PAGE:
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Choose the Best Traction-Adding Differential

Posted in How To: Transmission Drivetrain on July 26, 2019
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Contributors: Courtesy of Manufacturers

Selecting the best limited-slip or locking differential for your 4x4 depends on many factors, including the type of off-roading you do, how much time you spend off-road, your driving style and personal preference, and your budget. In most cases there isn't one silver-bullet traction-adding device that will work great for every vehicle, driver, and specific use. There will always be compromises. The good news is that we are here to steer you in the right direction. We'll help you determine which locker or limited slip will work best for you.

First, you have to decide if you want a limited-slip or locking differential and in what axles to put them in. If you spend most of your time on the street and only venture lightly off-road, then you may find that the stock open differentials suit your needs. To venture a little farther up the trails or to handle on-road snow and ice, you might want to consider a rear limited slip and possibly a front one too. For trails with more staggered holes and situations where wheels lift off the ground, you'll find that a rear locking differential will generally take you farther than front and rear limited slips. Those of you who don't want to ever be traction limited off-road should look into locking differentials front and rear.

Many traction-adding devices have less than ideal handling quirks on-road, and sometimes the quirks surface off-road too. In most cases a limited-slip differential will operate as seamlessly as a factory open differential. Selectable lockers are a great choice for those who need the traction advantage of a true locking differential while still maintaining streetability for commuting. These lockers can be turned on and off, providing predictable and stable open-differential performance on the street and when making sharp turns off-road. They can be operated by a variety of methods depending on the brand, including a 12-volt switch, air pressure, or a cable shifter. Die-hard off-road fanatics will often choose automatic locking differentials or a rear spool for cost savings, simplicity, and reliability, taking in stride any of the handling quirks that may arise.

Keep in mind that not all traction-adding devices are compatible with every 4x4. Many newer 4x4s with ABS and stability control systems don't play well with automatic locking differentials, so it's important to ask a lot of questions before shelling out your hard-earned cash for a traction adder. In most cases, newer 4x4s will require a limited-slip or selectable locker to keep the dash from lighting up with warning lights.

Type Case Style Engagement Method Pros Cons Characteristics
Mechanical locking differential Full case replacement Selectable, internal air engagement Benefits of open differential when unlocked. Arguably the strongest locker available. Requires air source. Air lines are fragile. Internal air leaks will cause it not to function. Cannot be manually operated in an emergency. Engages and disengages quickly. Great choice for front differentials and front and rear in daily driven 4x4s.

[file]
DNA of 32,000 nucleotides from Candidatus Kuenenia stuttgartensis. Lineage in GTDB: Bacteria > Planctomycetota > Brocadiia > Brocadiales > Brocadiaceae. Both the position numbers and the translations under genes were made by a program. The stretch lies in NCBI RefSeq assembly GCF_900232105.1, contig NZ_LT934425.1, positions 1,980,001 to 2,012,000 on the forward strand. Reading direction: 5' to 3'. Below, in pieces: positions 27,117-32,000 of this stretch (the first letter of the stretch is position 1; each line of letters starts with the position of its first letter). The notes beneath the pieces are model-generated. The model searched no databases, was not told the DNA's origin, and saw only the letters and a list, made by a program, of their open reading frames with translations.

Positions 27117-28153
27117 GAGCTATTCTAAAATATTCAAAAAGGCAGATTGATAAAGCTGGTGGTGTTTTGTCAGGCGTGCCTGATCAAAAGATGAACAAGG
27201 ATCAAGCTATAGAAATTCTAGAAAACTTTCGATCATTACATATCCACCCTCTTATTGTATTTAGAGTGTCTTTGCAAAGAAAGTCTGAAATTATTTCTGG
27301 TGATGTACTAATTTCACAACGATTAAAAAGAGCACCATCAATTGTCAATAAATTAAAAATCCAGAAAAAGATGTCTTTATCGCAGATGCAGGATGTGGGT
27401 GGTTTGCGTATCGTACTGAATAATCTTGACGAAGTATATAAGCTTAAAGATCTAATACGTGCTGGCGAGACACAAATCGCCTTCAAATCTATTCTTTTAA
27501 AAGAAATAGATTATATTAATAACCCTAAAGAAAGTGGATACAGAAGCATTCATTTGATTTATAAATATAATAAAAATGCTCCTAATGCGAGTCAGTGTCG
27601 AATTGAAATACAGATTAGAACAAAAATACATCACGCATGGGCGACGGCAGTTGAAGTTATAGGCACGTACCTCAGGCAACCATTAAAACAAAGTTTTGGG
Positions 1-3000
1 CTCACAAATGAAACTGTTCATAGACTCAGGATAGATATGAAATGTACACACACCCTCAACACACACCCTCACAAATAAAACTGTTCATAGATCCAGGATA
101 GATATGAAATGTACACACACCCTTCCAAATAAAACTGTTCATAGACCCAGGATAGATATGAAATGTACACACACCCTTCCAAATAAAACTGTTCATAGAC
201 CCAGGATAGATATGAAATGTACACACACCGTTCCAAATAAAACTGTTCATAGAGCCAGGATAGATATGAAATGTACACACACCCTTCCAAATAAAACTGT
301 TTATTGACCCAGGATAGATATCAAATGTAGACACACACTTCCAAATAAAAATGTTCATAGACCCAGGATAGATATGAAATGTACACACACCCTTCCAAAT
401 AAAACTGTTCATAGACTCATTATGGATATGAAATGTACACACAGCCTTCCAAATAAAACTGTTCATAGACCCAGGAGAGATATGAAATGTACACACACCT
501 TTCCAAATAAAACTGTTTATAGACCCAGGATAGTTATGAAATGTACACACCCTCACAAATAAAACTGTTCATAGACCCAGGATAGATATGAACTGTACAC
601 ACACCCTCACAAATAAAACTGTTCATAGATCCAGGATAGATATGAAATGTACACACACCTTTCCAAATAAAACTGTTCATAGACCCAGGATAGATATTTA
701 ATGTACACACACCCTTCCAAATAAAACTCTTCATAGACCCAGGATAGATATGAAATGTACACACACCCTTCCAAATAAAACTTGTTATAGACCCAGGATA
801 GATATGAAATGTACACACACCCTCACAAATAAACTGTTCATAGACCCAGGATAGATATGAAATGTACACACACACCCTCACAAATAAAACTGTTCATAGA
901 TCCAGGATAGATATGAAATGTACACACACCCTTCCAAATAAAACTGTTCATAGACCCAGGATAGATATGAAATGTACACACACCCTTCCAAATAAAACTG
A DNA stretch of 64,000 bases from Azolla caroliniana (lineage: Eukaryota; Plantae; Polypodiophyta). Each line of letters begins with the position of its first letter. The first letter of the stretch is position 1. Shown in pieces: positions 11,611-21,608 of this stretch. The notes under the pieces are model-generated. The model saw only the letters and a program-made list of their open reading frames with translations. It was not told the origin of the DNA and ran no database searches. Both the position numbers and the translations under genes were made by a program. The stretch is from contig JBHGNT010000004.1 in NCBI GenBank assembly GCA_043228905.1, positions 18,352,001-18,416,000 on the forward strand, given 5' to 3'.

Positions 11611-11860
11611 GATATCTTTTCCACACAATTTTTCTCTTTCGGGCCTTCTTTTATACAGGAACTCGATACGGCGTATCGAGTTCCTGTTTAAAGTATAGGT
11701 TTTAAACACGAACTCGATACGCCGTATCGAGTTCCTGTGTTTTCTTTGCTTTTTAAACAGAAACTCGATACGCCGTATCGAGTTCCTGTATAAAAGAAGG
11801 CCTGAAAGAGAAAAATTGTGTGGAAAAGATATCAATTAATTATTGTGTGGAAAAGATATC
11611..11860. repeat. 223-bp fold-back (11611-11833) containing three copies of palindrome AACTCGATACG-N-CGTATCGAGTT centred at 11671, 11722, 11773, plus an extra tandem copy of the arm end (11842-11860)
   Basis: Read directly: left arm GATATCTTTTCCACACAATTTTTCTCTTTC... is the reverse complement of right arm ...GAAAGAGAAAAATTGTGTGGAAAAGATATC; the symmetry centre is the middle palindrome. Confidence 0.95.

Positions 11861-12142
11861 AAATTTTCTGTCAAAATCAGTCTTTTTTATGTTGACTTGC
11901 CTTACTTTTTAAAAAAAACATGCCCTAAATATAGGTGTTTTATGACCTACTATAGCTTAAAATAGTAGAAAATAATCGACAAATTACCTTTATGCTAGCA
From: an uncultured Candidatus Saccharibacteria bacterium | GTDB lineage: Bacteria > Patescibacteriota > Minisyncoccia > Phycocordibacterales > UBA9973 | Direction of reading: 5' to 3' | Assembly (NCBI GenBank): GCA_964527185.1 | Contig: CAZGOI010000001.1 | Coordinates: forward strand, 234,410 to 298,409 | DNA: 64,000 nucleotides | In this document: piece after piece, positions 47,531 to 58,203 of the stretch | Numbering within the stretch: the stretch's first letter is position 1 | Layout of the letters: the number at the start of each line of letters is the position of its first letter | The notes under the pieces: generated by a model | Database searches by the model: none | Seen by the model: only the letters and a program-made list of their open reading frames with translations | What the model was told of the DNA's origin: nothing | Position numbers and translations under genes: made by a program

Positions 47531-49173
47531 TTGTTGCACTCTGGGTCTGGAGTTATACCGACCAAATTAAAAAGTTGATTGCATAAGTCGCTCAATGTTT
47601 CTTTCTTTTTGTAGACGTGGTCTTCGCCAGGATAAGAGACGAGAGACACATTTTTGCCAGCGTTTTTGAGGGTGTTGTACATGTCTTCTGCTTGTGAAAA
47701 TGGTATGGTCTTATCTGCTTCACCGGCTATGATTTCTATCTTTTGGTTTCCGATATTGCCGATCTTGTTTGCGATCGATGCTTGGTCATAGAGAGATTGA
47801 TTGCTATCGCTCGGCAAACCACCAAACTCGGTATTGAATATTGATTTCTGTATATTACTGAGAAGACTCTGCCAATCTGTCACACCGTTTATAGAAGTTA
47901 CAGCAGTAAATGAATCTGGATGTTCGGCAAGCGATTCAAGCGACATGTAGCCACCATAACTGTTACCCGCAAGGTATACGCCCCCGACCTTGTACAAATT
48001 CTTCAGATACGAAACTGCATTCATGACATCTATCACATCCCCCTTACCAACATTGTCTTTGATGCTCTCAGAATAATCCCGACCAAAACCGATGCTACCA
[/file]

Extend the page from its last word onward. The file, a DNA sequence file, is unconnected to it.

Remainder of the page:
Type Case Style Engagement Method Pros Cons Characteristics
Cone-clutch limited slip Full case replacement Automatic Great for front axle applicatio. The d-Rex program allows for factory rebuild when worn. Not a locker. Clutches will eventually wear out. Cannot be rebuilt at home. Functions as an aggressive limited slip. Pro and Race Series versions offer an even better torque bias.
Type Case Style Engagement Method Pros Cons Characteristics
Clutch type limited slip with clutch locking differential capability Full case replacement Selectable, 12-volt electric engagement Limited slip when unlocked, locker when engaged. Limited slip feature great for on-road snow and ice. Can be rebuilt at home. Clutch discs can wear. 12-volt wire could be vulnerable. Requires friction modifier in oil to reduce chatter. Good all-around on- and off-road limited-slip and locking differential for applications that see snow and ice.
Type Case Style Engagement Method Pros Cons Characteristics
Mechanical locking differential Drop in stock case Automatic Inexpensive. easy setup. Stock differential case is usually the weak point. Great way to test the waters to see if you really want to upgrade to a full case locker.
Type Case Style Engagement Method Pros Cons Characteristics
Mechanical locking differential Drop in stock case Automatic Inexpensive. easy setup. Stock differential case is usually the weak point. Great way to test the waters to see if you really want to upgrade to a full case locker.
Type Case Style Engagement Method Pros Cons Characteristics
Open differential Full case replacement None Inexpensive. Operates smoothly and seamlessly on the street. Poor traction off-road. Comes standard in most Dana axles. Best used on the street.
Type Case Style Engagement Method Pros Cons Characteristics
Clutch disc limited slip Full case replacement Automatic Factory option in many Dana axles. Nearly seamless operation on street. Can be rebuilt at home. Provides marginally better traction than an open differential. Requires friction modifier in oil. clutches wear out. Best used on the street and very mild off-road applications.
Type Case Style Engagement Method Pros Cons Characteristics
Mechanical locking differential Full case replacement Automatic Simple. No wires, no air lines, no switches, no special oil required. Can cause on-road handling quirks and does not play well with ABS and other sensors found on newer 4x4s. Automatic locking function can be a bit brutish for some drivers. Best used on 4x4s that spend a lot of time off-road.
Type Case Style Engagement Method Pros Cons Characteristics
Gear-driven limited slip Full case replacement Automatic No clutches to wear out. No special oil required. Internals are somewhat fragile and can break if abused. Aggressive limited slip that's great for snow and ice and mild off-road use in front and rear axles.